Now you know who I am. I suggest you start with the Fabian Society if you don`t know about them. They formed as a small group of socialists back in the late 1700s to slowly establish influence in all areas of society. Their symbol was the turtle, slow and steady progress. All of the other groups are just an extention of their philosophy. These groups have learned to pit nation against nation and people against people for fun and profit. I also suggest you read a modern english study of the book of Revelation. I know it may seem unimportant but it is all happening as it was written nearly 2000 years ago. Maybe that is why I see the end of the world as we know it but I know you see all of these things happening at an excellerating rate as well. When you are setting a trap for something or someone you move slowly as not to alert them to the trap, but when the victim is in place you have to move swiftly to spring the trap while the victim is still unaware. I guess I do sound fatalistic but I do believe we stand a chance because this generation still has strong patriotism in our hearts and we understand our rights and duty. The next generation has been taught that America is the biggest trouble maker in the world and the world could live in peace if only we no longer existed. We have been made to look that way because our leaders HAVE interfered in other nations business when we should not have. I`m sure you can imagine how the world will be without America. We have allowed our government to spend our money to the point that the U.S. dollar will no longer be the world currency which in turn will weaken our ability to defend ourselves and our allies. This, of course, will embolden our enemies even more. Well, you get the picture.Only time will tell, so keep on fighting the good fight, everything we can do to spread the word will help.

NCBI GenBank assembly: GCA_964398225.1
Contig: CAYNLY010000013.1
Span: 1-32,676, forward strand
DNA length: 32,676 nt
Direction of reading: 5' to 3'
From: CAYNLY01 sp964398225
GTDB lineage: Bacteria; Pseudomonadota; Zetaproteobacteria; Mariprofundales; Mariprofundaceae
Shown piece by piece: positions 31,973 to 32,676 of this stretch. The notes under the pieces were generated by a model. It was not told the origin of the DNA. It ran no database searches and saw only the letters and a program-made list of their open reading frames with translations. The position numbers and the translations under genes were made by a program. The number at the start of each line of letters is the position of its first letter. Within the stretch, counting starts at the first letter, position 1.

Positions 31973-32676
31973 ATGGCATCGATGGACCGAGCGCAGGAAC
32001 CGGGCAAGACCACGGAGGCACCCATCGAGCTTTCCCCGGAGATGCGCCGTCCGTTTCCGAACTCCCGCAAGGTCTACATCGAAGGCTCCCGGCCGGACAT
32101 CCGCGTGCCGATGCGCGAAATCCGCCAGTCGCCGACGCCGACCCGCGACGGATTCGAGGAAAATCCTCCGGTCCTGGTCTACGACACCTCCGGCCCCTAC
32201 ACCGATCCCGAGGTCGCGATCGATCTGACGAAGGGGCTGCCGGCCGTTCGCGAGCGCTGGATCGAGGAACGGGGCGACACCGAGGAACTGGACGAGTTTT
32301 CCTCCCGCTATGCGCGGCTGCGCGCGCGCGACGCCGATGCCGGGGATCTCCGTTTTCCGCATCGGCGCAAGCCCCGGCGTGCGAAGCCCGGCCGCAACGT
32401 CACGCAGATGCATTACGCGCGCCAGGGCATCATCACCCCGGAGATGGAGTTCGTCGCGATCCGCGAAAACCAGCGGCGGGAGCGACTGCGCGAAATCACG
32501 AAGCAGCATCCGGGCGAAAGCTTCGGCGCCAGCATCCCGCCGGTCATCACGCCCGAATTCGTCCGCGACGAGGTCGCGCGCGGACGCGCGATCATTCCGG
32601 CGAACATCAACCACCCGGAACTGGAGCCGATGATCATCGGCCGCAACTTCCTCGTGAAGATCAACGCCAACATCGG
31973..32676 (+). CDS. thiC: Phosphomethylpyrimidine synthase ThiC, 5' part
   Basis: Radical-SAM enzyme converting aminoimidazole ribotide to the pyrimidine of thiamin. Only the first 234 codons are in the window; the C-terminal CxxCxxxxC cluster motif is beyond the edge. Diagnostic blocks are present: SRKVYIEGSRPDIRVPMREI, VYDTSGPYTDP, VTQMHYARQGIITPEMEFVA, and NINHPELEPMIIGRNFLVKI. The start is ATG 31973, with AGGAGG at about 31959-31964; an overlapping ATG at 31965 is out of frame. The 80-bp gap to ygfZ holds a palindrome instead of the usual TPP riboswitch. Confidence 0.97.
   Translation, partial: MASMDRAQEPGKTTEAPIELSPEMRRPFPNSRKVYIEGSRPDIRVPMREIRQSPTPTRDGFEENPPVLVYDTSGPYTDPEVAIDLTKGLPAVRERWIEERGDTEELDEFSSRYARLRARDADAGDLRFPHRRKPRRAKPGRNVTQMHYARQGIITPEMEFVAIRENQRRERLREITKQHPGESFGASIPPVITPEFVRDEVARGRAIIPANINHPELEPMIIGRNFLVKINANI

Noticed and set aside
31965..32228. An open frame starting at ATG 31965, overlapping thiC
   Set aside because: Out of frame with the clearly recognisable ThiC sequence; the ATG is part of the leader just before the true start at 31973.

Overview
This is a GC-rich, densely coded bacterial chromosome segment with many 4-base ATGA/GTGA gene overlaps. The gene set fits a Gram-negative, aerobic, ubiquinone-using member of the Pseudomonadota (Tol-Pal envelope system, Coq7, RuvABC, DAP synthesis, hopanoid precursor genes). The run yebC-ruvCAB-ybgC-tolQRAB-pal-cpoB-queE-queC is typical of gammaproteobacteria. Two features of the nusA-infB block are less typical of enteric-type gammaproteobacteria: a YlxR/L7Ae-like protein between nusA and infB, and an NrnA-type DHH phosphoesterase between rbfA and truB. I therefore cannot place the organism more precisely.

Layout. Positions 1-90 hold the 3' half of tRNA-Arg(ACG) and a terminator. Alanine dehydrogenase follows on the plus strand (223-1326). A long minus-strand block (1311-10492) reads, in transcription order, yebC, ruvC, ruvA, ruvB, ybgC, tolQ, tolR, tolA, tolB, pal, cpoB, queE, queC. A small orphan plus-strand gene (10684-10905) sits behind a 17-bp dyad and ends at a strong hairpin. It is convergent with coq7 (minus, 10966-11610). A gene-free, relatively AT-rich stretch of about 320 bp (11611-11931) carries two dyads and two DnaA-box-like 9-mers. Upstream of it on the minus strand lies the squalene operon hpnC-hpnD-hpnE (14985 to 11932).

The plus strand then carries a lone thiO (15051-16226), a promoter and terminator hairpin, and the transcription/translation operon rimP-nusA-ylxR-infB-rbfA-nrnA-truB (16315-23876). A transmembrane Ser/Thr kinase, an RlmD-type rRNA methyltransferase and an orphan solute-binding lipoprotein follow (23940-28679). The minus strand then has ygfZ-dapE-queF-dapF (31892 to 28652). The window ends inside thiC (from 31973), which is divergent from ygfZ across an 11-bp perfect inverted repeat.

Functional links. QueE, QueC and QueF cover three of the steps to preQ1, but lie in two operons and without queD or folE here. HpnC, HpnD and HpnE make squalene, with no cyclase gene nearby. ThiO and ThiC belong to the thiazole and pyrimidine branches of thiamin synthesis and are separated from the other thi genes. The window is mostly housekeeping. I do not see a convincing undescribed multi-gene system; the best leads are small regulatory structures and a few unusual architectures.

God Bless!

American Confucius said...


I think you may have spoken with ethnocentricsemite, my co-author of this blog. Our short profiles are in the right hand column of the blog.

But back to your points, it seems you've been around longer than I have so it's I guess reasonable to think you have a better view of a trend if there is one. But I do consider myself a student of history, and, as I mentioned, it teaches us that Americans are resilient.

But I don't want to sound naive either. I understand there are forces out there with interests athwart to ours. However, like you say, Americans have a profound and solemn respect for laws, human and civil rights, and liberty and freedom, probably moreso than any other country in the world. This gives me optimism and hope.

But I want to ask you something, SouthernHeart. I ask this with no mal-intent. What is your take on the Israel lobby? AIPAC for instance? How do you view their influence, or lack thereof, on our domestic and foreign policies? Do you think they have deleterious effects on our country as a whole? Do you think the "neocons" have made us worse off?

SouthernHeart said...

Sorry A.C.,
I started reading your comments and did`nt even check the bio`s. Now the American Confucius thing makes more sense! Oh well, that`s how we make new friends!